2 Ways to Never Start A Sentence

There are certain words and phrases that you and I say that put us in a place to say nothing but something negative. The little conversation movers transition our conversations from innocent talk to something negative about someone else. It happens quickly. They are short statements, but can do great damage if we allow them to be a part of our regular vocabulary…

“Those people…”

I’ve can’t remember a time I’ve heard positive words after the beginning of this sentence. As soon as we begin this sentence, we immediately place ourselves on a pedestal above whoever “those” are. This phrase quickly moves us to a point in the conversation where we’re not to blame, but can easily point the blame. Unless you’re talking about how much you love “those people,” don’t’ start a sentence this way. “Those people” aren’t around to defend themselves. They may never know you talked about them, but their reputation is already tainted because you or I chose to talk about them.

“Don’t repeat this, but…”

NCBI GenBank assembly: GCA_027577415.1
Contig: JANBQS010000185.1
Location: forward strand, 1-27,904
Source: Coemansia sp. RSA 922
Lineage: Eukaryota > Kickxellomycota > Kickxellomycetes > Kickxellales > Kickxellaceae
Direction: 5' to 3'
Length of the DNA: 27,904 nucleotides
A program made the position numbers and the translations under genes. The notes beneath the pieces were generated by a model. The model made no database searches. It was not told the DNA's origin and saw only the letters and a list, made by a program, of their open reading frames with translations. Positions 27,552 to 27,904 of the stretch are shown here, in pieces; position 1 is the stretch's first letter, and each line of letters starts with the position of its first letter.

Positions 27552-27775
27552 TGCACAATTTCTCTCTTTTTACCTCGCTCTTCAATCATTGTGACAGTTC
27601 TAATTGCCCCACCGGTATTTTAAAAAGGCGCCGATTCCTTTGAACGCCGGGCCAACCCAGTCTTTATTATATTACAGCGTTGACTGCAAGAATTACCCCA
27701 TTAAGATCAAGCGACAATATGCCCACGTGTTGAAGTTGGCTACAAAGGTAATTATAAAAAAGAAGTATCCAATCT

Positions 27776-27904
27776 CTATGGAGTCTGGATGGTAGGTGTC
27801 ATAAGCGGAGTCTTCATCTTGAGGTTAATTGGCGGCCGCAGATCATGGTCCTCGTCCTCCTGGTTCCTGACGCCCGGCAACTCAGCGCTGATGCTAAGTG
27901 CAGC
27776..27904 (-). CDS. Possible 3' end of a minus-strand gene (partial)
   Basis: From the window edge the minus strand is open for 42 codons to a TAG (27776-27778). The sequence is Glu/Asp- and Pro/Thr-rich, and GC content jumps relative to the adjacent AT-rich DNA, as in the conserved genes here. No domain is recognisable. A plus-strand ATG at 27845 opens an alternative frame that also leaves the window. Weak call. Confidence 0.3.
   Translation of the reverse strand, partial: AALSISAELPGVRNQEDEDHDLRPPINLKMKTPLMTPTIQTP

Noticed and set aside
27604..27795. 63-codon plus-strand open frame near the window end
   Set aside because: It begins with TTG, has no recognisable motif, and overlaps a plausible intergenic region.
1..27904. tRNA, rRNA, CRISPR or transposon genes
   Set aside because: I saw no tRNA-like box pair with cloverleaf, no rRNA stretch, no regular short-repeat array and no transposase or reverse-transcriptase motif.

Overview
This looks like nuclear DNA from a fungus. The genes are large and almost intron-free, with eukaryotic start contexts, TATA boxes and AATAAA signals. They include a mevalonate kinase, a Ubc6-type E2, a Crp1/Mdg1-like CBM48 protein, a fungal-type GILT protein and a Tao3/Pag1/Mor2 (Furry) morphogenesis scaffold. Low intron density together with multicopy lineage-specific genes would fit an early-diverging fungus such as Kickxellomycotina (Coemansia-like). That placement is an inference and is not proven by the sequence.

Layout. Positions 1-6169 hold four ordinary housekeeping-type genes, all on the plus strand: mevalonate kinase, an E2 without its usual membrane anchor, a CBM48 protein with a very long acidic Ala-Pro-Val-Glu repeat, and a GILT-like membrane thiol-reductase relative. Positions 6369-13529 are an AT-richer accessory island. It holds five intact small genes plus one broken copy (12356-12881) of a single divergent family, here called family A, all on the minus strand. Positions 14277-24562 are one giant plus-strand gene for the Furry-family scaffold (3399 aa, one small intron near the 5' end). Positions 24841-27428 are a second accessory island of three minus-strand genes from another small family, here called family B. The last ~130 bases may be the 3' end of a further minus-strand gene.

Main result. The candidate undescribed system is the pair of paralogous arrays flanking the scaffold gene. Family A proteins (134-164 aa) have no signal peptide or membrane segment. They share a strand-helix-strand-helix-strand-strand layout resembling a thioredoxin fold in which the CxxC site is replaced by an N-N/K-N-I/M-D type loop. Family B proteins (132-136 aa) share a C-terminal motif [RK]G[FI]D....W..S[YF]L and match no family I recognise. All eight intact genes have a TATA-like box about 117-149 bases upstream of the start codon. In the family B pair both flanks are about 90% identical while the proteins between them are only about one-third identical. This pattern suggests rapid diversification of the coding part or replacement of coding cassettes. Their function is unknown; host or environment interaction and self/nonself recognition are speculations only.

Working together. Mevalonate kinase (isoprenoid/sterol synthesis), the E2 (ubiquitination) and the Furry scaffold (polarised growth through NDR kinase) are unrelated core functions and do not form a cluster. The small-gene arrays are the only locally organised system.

You see, if someone told you something in private, you shouldn’t say it. I’ve heard so much of this lately. Don’t start a sentence this way. The reason we often do is because it means we have some kind of knowledge that we’re proud of and want to pass along. Beginning a sentence with “Don’t repeat this, but” makes us feel better that we repeated it. After all, we’re telling them to keep it quiet, right? Wrong. If we can’t keep our mouths shut, we should probably avoid hearing sentences that begin with, “I don’t want anyone else to know this, but..”

OK, add to the list. What other phrases should we never include at the beginning of a sentence?

Comments

  1. Anne Carter says

    Excellent piece on a very needed topic; thank you! Two more to add might be:
    - “You are always ____” followed by an action you don’t want and
    - “You never _____” followed by an action you expect..
    These are rarely accurate and have a condemning tone, sending the conversation downhill on a path of destroying intended results. A better alternative is to own your feelings about the situation and limit the comment to specific incidents by saying:
    “When you _________, I feel _______”, or
    “When you don’t _________, I feel _______”This method offers perspective, promotes restoration and has redemptive value.

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